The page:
An hour and a half later, she saw some people but upon approaching them, she realized they were the same two individuals from earlier. Briggs, who was focused on remaining on dry ground, failed to notice in the darkness that she had accidentally got turned around downstream.

“That’s when I first snapped,” she said. “I couldn’t believe that I had then been out twice as long and it would take even longer to get help.”

 

In need of a recharge, Briggs tried her best to take a power nap in her wet clothes but gave up and continued into the night. After a few more miles up the canyon, with stretches through chest-deep pools, came to a junction and searched for hikers in both directions. The exhaustion was getting to her with hallucinations of tents that were actually boulders or branches.

Finally, Briggs was able to rouse campers perched atop a nearby bluff by blowing her emergency whistle. She gave them the location of their missing party and sent them to assist Merritt, sitting patiently five miles away.

“It’s just this crazy rollercoaster,” she said. “I get lost and I’m down. Then I run into people so I’m up. But then I realize I have to keep going then I’m down again and it’s really hard because I’m all by myself, unlike the other guys I ran into.”

Briggs still had a long road ahead of her until she reached the campground at the trailhead (seven miles to be exact). Hiking alone at night skewed her senses, making it hard to keep track of distance. Eventually driven by exhaustion, she came to a little rock clearing and decided to rest.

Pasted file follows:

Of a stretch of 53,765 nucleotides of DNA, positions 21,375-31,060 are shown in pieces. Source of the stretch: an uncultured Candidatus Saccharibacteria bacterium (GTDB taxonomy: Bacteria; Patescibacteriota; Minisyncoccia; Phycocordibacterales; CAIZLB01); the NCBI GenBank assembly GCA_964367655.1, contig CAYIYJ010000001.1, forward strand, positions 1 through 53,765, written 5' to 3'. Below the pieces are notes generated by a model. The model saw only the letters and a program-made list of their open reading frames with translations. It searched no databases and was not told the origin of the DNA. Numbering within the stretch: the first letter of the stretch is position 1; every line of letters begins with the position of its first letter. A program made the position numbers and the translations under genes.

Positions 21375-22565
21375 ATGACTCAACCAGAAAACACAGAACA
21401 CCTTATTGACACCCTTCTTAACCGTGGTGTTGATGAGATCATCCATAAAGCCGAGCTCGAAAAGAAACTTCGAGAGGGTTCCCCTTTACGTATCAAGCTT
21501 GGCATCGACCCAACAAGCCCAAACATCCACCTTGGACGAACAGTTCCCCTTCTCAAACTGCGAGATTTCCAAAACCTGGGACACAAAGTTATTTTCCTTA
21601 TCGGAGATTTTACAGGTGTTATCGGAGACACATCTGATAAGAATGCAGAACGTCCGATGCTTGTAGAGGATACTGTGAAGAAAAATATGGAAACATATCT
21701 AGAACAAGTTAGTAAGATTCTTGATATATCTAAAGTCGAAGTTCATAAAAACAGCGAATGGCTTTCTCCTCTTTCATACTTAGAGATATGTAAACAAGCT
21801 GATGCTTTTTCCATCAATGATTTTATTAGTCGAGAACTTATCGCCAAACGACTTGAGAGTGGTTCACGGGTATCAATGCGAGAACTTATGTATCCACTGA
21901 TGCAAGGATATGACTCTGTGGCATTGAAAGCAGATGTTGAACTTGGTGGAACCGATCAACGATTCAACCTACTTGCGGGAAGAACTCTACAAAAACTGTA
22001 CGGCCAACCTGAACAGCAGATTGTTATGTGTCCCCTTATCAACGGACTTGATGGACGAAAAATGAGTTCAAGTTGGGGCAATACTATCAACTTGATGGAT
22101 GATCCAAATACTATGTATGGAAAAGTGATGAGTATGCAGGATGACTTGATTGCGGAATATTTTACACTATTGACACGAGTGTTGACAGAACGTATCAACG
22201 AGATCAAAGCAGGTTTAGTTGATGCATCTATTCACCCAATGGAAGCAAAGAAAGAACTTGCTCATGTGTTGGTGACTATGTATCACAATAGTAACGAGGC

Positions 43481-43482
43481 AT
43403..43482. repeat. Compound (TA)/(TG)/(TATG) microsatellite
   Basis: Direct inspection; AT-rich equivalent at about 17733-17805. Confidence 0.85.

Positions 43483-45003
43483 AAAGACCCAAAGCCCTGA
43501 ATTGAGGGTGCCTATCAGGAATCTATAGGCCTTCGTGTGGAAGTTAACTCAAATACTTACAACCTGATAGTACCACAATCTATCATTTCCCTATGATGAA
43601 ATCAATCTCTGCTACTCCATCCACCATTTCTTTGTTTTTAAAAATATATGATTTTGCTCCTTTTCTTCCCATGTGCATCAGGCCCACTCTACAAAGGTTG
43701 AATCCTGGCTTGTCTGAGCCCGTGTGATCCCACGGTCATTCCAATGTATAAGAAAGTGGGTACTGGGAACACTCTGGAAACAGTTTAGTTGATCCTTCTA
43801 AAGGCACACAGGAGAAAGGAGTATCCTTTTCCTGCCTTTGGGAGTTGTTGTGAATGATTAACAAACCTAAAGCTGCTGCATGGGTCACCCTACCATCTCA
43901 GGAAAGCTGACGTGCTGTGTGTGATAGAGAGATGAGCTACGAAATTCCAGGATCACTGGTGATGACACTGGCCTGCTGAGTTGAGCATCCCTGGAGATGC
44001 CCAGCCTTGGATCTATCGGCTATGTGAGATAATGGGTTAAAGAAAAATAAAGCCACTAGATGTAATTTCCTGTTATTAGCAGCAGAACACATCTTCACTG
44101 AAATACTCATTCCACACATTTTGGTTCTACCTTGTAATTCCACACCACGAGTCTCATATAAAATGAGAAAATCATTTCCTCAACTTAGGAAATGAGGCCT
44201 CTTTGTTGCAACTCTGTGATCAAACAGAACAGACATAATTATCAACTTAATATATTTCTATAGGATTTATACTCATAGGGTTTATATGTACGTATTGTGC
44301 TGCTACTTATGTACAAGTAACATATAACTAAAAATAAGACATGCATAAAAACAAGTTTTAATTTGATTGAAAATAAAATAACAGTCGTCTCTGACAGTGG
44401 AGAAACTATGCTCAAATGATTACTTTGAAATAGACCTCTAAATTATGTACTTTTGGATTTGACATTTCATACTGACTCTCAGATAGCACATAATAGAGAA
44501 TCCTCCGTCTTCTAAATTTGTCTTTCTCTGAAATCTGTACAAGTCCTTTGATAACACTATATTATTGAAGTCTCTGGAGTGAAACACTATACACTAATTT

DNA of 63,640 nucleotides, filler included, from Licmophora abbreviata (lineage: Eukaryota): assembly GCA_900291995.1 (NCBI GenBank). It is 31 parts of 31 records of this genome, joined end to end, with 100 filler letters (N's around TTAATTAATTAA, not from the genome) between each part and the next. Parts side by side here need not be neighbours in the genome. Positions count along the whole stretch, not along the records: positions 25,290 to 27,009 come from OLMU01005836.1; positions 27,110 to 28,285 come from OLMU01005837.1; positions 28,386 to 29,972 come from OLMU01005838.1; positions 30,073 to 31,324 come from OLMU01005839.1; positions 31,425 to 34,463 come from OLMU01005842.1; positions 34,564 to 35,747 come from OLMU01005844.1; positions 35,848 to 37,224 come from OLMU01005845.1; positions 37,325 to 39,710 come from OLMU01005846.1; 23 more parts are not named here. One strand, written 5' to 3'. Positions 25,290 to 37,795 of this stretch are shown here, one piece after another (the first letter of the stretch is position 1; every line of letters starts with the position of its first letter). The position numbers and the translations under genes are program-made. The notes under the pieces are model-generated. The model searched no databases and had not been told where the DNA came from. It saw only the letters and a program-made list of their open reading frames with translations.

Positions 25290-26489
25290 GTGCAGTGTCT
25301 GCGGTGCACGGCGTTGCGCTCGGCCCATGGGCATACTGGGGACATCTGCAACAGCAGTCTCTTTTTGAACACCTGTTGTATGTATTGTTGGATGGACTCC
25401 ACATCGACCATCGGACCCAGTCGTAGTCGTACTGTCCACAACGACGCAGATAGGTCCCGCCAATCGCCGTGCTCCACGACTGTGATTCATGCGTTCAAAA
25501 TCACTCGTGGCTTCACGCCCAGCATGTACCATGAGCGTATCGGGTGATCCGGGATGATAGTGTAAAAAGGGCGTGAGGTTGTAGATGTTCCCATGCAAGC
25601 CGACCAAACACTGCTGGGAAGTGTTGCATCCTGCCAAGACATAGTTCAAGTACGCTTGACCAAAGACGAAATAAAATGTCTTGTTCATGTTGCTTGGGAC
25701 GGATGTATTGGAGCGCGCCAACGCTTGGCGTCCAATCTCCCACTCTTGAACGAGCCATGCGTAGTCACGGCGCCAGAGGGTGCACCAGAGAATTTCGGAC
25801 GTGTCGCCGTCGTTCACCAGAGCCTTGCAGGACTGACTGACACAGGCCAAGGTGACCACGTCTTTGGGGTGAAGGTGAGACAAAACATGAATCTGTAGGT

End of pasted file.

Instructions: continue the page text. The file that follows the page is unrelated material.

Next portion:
Awakened by the rising sun, Briggs was surprised to realize she reached the end of the narrows and had only four miles to go. Upon arriving, she was welcomed and treated by several campers.

Almost 17 hours after Merritt was first stuck, Briggs finally contacted 911 for Search and Rescue. A helicopter was dispatched to extract Merritt from the canyon soon after she was successfully pulled from the quicksand. The two campers Briggs sent to aid her spent hours digging a six-foot radial trench to alleviate the sand’s pressure on Merritt’s leg.

Rachelle Hughes_Quicksand Story (2)

Months later, on Nov. 8, 2018, Briggs was contacted and presented an Award for Valor by Pipe Spring Superintendent Fred Armstrong and SUU’s President Wyatt. The acknowledgment was a perfectly timed blessing, giving Briggs the courage to finish out a particularly rough semester.

“[President Wyatt] looked at me really sincerely and said, ‘is there anything I can do for you?’” She remembered with a smile. “He’s done that hike before so I really felt supported… I can say that I feel like he’s got my back and who else could say that about their president? Only people at SUU.”

When first given the award and attention, Briggs expressed that she felt she didn’t deserve it, seeing the experience as a team effort in keeping Merritt alive. Despite her personal beliefs, when all is said and done, many would agree that Briggs is more deserving than most for the words printed on her award:

“Demonstrating the strength of mind and spirit that enabled her to encounter danger with firmness and personal bravery.”

Story By: Ansleigh Mikesell
outdoors@suunews.net
Photos Courtesy of Drea Briggs